CASSIUS Why, man, he doth bestride the narrow world Like a Colossus, and we petty men Walk under his huge legs and peep about To find ourselves dishonourable graves.
Men at some time are masters of their fates.
The fault, dear Brutus, is not in our stars But in ourselves, that we are underlings.
Brutus and Caesar: what should be in that 'Caesar'? Why should that name be sounded more than yours? Write them together, yours is as fair a name: Sound them, it doth become the mouth as well: Weigh them, it is as heavy: conjure with 'em, Brutus will start a spirit as soon as Caesar.
Now in the names of all the gods at once, Upon what meat doth this our Caesar feed That he is grown so great? - Age, thou art shamed! - Rome, thou hast lost the breed of noble bloods! - When went there by an age, since the great flood, But it was famed with more than with one man? When could they say, till now, that talked of Rome, That her wide walks encompassed but one man? Now is it Rome indeed, and room enough When there is in it but one only man.
O, you and I have heard our fathers say There was a Brutus once that would have brooked Th'eternal devil to keep his state in Rome As easily as a king.
BRUTUS That you do love me, I am nothing jealous: What you would work me to, I have some aim: How I have thought of this and of these times I shall recount hereafter. For this present, I would not - so with love I might entreat you - Be any further moved. What you have said I will consider, what you have to say I will with patience hear, and find a time Both meet to hear and answer such high things.
Till then, my noble friend, chew upon this: Brutus had rather be a villager Than to repute himself a son of Rome Under these hard conditions as this time Is like to lay upon us.
CASSIUS I am glad that my weak words Have struck but thus much show of fire from Brutus.
Enter Caesar and his train BRUTUS The games are done, and Caesar is returning.
CASSIUS As they pass by, pluck Casca by the sleeve, And he will, after his sour fashion, tell you What hath proceeded worthy note today.
BRUTUS I will do so: but look you, Cassius, The angry spot doth glow on Caesar's brow, And all the rest look like a chidden train: Calpurnia's cheek is pale, and Cicero Looks with such ferret and such fiery eyes As we have seen him in the Capitol Being crossed in conference by some senators.
CASSIUS Casca will tell us what the matter is.
CAESAR Antonio.
ANTONY Caesar? CAESAR Let me have men about me that are fat, Sleek-headed men, and such as sleep a-nights.
Yond Cassius has a lean and hungry look: He thinks too much: such men are dangerous.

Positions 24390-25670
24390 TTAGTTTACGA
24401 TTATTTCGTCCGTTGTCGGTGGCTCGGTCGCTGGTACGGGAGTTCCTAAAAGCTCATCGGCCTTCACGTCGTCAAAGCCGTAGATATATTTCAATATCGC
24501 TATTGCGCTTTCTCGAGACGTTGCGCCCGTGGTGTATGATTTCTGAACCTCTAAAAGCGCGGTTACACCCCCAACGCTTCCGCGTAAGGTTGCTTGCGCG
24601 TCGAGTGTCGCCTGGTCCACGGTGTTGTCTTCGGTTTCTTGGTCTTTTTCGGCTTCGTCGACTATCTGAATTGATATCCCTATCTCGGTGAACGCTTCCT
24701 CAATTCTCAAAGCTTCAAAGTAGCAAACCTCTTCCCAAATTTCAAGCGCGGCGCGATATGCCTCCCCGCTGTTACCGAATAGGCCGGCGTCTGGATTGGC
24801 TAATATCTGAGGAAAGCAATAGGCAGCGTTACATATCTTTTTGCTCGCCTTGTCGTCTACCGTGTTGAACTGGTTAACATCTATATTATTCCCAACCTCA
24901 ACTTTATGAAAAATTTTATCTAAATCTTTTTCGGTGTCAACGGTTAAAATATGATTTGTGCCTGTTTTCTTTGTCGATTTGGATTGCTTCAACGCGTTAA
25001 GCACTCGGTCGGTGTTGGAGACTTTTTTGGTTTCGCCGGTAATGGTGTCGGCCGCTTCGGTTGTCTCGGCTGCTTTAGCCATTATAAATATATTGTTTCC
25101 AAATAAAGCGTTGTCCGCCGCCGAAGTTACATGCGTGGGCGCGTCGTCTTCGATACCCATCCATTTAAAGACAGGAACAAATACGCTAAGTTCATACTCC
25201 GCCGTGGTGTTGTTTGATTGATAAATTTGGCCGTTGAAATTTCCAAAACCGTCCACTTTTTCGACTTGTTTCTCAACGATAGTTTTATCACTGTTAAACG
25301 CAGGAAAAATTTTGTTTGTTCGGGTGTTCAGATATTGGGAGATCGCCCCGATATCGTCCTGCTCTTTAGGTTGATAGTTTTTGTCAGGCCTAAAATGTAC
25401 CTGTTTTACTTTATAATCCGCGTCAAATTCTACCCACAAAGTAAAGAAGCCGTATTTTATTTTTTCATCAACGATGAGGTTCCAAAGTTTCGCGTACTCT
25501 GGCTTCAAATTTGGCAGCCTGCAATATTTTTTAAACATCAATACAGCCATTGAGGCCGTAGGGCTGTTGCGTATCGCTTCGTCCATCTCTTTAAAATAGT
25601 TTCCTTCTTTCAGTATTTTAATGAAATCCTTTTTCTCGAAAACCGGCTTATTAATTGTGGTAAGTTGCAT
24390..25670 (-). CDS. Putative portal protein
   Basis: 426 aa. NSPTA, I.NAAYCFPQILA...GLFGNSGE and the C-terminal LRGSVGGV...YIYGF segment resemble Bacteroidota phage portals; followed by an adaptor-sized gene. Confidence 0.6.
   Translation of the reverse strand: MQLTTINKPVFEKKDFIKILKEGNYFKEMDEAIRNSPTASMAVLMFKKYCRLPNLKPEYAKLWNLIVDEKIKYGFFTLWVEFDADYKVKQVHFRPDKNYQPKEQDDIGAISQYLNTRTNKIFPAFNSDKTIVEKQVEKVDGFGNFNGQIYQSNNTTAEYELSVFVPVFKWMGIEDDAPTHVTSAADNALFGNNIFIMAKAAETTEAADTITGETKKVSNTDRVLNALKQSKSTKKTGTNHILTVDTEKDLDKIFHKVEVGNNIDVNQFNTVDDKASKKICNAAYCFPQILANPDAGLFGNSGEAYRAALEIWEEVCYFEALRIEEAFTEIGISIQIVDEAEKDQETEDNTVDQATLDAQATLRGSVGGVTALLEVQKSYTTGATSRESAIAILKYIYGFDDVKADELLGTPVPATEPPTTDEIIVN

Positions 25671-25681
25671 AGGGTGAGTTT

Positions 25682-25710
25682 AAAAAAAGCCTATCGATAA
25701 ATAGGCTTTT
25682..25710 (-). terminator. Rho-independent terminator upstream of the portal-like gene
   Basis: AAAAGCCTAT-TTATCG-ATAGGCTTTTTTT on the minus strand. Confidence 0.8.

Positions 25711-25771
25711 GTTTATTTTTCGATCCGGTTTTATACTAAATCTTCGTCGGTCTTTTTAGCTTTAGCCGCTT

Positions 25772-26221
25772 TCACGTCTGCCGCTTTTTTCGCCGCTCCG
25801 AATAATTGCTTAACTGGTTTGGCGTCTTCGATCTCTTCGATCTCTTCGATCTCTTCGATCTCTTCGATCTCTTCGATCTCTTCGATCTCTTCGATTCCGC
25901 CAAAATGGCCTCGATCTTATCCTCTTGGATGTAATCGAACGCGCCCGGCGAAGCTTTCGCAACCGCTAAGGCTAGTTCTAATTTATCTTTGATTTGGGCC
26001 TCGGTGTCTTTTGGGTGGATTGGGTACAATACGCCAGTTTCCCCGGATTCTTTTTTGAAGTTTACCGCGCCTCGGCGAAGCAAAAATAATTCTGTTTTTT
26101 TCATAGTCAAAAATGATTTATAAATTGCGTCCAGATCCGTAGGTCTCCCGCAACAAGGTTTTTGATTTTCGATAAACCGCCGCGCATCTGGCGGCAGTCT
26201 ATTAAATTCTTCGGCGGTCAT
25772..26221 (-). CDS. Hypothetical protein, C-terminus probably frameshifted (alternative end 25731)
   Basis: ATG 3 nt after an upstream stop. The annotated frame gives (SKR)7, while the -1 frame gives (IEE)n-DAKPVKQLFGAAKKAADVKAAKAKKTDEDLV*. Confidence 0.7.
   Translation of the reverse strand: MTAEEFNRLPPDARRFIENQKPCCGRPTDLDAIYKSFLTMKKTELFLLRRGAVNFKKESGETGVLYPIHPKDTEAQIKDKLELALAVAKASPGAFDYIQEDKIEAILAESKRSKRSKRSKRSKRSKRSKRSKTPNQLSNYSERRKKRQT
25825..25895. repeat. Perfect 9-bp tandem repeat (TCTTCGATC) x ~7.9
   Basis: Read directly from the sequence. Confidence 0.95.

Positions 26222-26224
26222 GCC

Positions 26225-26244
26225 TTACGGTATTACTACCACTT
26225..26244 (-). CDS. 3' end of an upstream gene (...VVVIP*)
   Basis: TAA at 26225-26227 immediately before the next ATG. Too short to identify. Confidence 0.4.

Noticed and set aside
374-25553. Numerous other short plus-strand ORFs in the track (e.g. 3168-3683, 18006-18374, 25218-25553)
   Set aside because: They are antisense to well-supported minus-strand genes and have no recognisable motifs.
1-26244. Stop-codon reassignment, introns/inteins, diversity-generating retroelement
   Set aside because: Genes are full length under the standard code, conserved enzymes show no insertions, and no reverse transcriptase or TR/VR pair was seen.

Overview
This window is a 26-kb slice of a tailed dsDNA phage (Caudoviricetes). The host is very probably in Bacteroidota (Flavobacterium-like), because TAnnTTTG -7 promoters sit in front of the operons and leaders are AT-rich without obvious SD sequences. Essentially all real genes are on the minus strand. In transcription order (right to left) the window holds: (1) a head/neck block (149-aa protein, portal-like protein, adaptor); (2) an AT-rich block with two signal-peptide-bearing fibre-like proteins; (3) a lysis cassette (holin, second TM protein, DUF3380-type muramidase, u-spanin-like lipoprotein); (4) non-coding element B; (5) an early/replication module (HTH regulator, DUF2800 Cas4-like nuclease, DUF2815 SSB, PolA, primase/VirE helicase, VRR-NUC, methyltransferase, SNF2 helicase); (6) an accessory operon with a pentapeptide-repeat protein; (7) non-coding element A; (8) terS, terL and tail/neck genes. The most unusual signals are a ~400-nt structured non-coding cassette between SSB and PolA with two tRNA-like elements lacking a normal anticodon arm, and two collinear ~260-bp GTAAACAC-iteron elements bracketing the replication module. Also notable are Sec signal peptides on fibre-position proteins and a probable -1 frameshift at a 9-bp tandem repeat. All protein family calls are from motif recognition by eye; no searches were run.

ANTONY Fear him not, Caesar, he's not dangerous.
He is a noble Roman, and well given.
CAESAR Would he were fatter! But I fear him not: Yet if my name were liable to fear, I do not know the man I should avoid So soon as that spare Cassius. He reads much, He is a great observer, and he looks Quite through the deeds of men. He loves no plays, As thou dost, Antony: he hears no music: Seldom he smiles, and smiles in such a sort As if he mocked himself, and scorned his spirit That could be moved to smile at anything.
Such men as he be never at heart's ease Whiles they behold a greater than themselves, And therefore are they very dangerous.
I rather tell thee what is to be feared Than what I fear, for always I am Caesar.
Come on my right hand, for this ear is deaf, And tell me truly what thou think'st of him.
Sennet. Exeunt Caesar and his train CASCA You pulled me by the cloak: would you speak with me? BRUTUS Ay, Casca, tell us what hath chanced today that Caesar looks so sad.
CASCA Why, you were with him, were you not? BRUTUS I should not then ask Casca what had chanced.
CASCA Why, there was a crown offered him; and being offered him, he put it by with the back of his hand, thus, and then the people fell a-shouting.
BRUTUS What was the second noise for? CASCA Why, for that too.
CASSIUS They shouted thrice: what was the last cry for? CASCA Why, for that too.
BRUTUS Was the crown offered him thrice? CASCA Ay, marry, was't, and he put it by thrice, every time gentler than other; and at every putting-by, mine honest neighbours shouted.
CASSIUS Who offered him the crown? CASCA Why, Antony.
BRUTUS Tell us the manner of it, gentle Casca.